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24 Senators Send Letter To President Biden Urging Him To Close Guantánamo – OpEd

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In the long struggle to try to secure the closure of the prison at Guantánamo Bay, there has rarely been adequate support from lawmakers, so it was extremely reassuring, on April 16, to see that 24 Democratic Senators — almost half of the Democrats in the Senate — have written a letter to President Biden urging him to close the prison once and for all.

Led by Senate Majority Whip and Judiciary Committee Chairman Dick Durbin, and including Patrick Leahy, Dianne Feinstein, Elizabeth Warren and Bernie Sanders, the 24 Senators not only urged President Biden to close the prison, but also provided detailed proposals for how that can be achieved.

These proposals involve re-establishing the Office of the Special Envoy for Guantánamo Closure at the State Department, which we discussed in an article just last week, and also appointing a “senior White House official” to be “accountable for the closure process.”

Regarding the 40 men still held, the Senators point out that, “Once re-appointed, the Envoy should immediately begin the work of repatriating or resettling the six men who are already cleared for transfer, as well as preparing for the transfer of any remaining detainees who will not be charged with crimes.”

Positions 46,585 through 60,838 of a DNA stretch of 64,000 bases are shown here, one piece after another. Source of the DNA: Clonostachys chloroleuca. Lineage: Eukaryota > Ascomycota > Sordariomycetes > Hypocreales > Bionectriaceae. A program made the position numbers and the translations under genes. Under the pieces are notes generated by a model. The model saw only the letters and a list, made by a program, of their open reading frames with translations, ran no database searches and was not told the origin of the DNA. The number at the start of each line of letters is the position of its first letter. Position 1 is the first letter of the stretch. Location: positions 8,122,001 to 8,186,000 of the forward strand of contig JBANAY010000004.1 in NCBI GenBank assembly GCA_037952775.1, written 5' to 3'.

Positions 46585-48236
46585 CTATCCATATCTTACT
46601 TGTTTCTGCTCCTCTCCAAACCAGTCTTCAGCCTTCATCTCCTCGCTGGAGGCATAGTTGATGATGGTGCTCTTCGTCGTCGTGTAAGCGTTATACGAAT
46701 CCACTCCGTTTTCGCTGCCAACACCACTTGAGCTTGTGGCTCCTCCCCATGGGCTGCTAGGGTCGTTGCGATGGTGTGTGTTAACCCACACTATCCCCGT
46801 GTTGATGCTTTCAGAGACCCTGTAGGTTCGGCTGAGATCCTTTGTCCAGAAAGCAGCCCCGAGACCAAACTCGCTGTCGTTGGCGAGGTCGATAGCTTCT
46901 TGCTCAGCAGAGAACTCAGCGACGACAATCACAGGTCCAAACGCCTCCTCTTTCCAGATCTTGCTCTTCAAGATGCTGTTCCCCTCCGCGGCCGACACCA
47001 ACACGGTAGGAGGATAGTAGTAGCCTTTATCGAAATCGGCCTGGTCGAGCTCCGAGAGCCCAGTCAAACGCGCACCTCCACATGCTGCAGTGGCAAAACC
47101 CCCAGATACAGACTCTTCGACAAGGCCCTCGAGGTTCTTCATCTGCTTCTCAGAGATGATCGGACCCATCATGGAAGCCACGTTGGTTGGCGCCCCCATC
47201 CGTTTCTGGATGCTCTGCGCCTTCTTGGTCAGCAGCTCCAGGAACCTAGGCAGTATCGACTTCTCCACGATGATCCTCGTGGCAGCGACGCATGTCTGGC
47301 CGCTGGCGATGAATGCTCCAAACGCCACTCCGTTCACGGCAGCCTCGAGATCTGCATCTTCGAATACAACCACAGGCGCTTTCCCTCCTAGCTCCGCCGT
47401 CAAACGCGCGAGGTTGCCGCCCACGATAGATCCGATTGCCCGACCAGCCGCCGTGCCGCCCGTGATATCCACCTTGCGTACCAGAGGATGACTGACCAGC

We discussed the six men approved for release last week, calling for them to be granted their freedom as swiftly as possible, but we are delighted to see that the Senators have also insisted that anyone who is not going to be charged with a crime must also be freed, as I also discussed in a previous article.

This is particularly significant for the 22 men in this category, who have long been described by the media with shocking accuracy as “forever prisoners,” and it is reassuring that the Senators also recognize that, “If the Justice Department were not to oppose habeas petitions in appropriate cases, those detainees could be transferred more easily pursuant to court orders.”

In addition, the Senators are to be commended for seeking to break the deadlock regarding the men facing trials in the broken military commission trial system — currently ten of those still held — by urging President Biden “to direct the Justice Department to explore pursuing plea agreements remotely, via video conference, with detainees for whom there are federal charges available and against whom the Department has sufficient untainted evidence to bring such charges.”